In 2002, I learned that when you use an XML parser, there is a gigantic amount of things an XML parser does when you think you are just loading an XML document and accessing data throughout that XML. Alternatively, you might approach the XML parsing differently in which the XML is read into and out of the program a little a time. You end up writing a lot more code, but because that code is specific to the business situation, but performance optimized in terms of space versus computation, it typically results in a faster solution. That is just an example. The performance issue could involve GUIs that while beautiful to look at, have unbalanced code saturated with features that coincidentally make the GUI look pretty but slow things down when a lot of data has to be shown in a grid format. That can be an issue in GUI frameworks like Microsoft WPF which has (wait for it … ) an XML based screen definition solution called XAML that is linked to a broader framework soaked in functionality. It often takes a substantial level of experience to tame WPF so you get the pretty without the bloat.

Whatever you are profiling, across the board, you will often find that you are spending a lot of time processing strings. That is because outside of certain engineering, scientific or focused financial solutions, software deals largely with text data. Text data when the volume of information reaches a certain level is a primary performance impacting aspect of the overall solution. At other times, like when using XML or “friendly” array like structures that are node based, you find that merely swapping out these high-level node-based data structures linked to text data for more efficient structures linked to text data may not have any real impact due to other factors. Regardless, each bit adds up, and good performance profilers help you determine the overall cost. How do you understand the tools you use in such a way as to make better performance decisions?

Kurt Guntheroth’s Optimized C++

Kurt Guntheroth wrote a solid book, Optimized C++, in which he shares 30+ years of experience in improving the performance of software. Reading his book, you learn that there is much about writing and designing software that runs counter to both academia and even industry literature on software best practices. My industry experience is half of Kurt’s, but even in my narrower exposure, I have seen the manifestation of many of Kurt’s statements about performance. The usefulness of his book is how it catalogs many real-world behaviors in software tools, abstractions, and practices into a coherent whole. A book now exists people can point to in which actual experiments were executed with credible implications for the likely performance outcomes for certain choices when writing code. He even shows you how to do this with what you might call “the poor person’s code profiler”.

The book is very detailed but there are a few major points to consider. Kurt has made a solid case for reducing your use of dynamic memory. Declaring pointers and assigning an address from memory following the use of the keyword, new, can a performance draining operation. It doesn’t appear so on the surface, but there can be a huge amount of code or calculations behind the scenes to make this seemingly simple abstraction work. As an alternative, declaring variables and passing references to them can be more efficient. Kurt shows how you can get a large performance win in some cases by adjusting how or whether you use dynamic memory. One of the basic reasons why dynamic memory can be an issue is that you are indirectly adding more calculations through the memory manager in order to gain dynamic memory allocation.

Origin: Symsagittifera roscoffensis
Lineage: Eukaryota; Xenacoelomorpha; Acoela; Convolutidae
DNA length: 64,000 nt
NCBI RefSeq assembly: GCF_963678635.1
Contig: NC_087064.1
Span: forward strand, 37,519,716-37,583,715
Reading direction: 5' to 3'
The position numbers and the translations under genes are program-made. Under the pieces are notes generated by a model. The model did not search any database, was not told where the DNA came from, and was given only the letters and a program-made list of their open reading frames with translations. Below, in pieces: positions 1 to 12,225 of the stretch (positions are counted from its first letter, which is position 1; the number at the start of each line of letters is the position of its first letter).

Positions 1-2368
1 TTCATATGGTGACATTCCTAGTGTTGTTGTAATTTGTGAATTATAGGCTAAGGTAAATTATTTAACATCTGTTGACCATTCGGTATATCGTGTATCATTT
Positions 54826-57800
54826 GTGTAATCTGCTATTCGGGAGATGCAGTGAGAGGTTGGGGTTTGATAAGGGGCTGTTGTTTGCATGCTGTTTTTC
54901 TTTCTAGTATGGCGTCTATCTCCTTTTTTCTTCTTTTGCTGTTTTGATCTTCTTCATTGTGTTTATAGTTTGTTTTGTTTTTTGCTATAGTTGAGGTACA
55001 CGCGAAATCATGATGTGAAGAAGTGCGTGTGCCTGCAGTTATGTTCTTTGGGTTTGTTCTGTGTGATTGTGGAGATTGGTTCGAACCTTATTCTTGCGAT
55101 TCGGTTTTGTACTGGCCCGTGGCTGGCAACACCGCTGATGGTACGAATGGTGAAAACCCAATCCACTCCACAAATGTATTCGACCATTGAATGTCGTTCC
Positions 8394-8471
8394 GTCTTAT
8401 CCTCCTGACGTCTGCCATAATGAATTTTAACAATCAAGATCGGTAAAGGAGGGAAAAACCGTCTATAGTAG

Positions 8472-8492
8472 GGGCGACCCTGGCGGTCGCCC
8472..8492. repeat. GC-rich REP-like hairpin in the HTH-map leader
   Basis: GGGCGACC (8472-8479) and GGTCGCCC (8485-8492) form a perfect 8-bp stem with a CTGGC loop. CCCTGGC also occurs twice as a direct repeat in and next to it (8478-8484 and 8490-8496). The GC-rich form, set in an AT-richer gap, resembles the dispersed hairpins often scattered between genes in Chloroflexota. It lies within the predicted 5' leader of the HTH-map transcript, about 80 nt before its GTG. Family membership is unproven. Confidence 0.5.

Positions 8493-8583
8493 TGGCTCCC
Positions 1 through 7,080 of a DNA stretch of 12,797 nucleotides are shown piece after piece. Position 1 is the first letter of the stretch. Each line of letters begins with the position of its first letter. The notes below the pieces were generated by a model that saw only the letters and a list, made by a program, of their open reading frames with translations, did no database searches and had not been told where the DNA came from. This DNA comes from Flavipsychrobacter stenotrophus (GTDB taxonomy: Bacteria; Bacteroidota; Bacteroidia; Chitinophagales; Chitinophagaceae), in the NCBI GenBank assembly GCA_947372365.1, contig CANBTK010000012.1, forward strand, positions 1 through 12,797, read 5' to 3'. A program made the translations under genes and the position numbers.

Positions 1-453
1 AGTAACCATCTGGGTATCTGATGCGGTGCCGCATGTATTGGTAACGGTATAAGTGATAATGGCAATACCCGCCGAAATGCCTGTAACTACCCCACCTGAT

Many programs have two elements in common use. Lists and loops. Based on what I read, he describes a situation that seems straightforward but seems explained away in academic and industry literature. Linear data structures and loop processing that minimize actual computation is a solid path to higher performance. He compares binary algorithms with other kinds and show that it doesn’t always provide solid performance in a generic way versus other kinds of algorithms in which well-defined stop conditions may provide a more reliable speed boost versus progressively reducing the data set.

Kurt spends a lot of time on data structures and algorithms but after taking it all in, the simple truth is it is hard to beat arrays, sequential lists, and code statements that maximize efficient processing on those kinds of structures. Counter-intuitively, he also showed how some sophisticated code expressions such as lambdas can be faster to use in some situations. Particularly as function predicates to higher-order functions. He covered threads and asynchronous mechanisms and shows which works better in some cases and the results are not what you’d expect. It appears that there is a better way to do asynchronous processing that doesn’t involve raw threads.

The last chapter of the book talked about allocators and optimizing dynamic memory. Although the solutions he present are useful, he admits that in the typical case, your mileage will vary when attempting to enhance dynamic memory allocation. The performance boost may not be a large a gain compared to the time invested. Actually, carefully reducing your use of dynamic memory can be among the best ways to get or sustain higher performance.

Despite all that he wrote, all of which I pretty much absorbed, the most interesting piece of information had to do with I/O. Something that seems as simple as writing to a log file or showing progress results on a screen, even a command-line screen can have large, negative impact on the software. That was not the point he was making when he wrote about I/O, but you could not help but notice when he observed that the difference in processing time with I/O and without I/O can be thousands of data points processed per second versus millions.

After reading Kurt’s book, which I learned about on, it is obvious that software performance is more than individual code techniques or Big-O, Big-Theta. Performance is not necessarily about algorithms (although the right algorithm in the right situation can make a huge difference if the data structures are proper for the situation). Like security, solid performance involves design. It also requires you pay attention to which abstractions you use and be willing adjust those abstractions, cut them down, or replace them altogether with more primitive, simpler design and coding approaches that provide better results in speed, processing capacity, and storage utilization. Use intuition and informal hypothesis but be prepared to lay aside assumptions through systematic measurement and profiling. Many great tips in Kurt’s book regarding performance.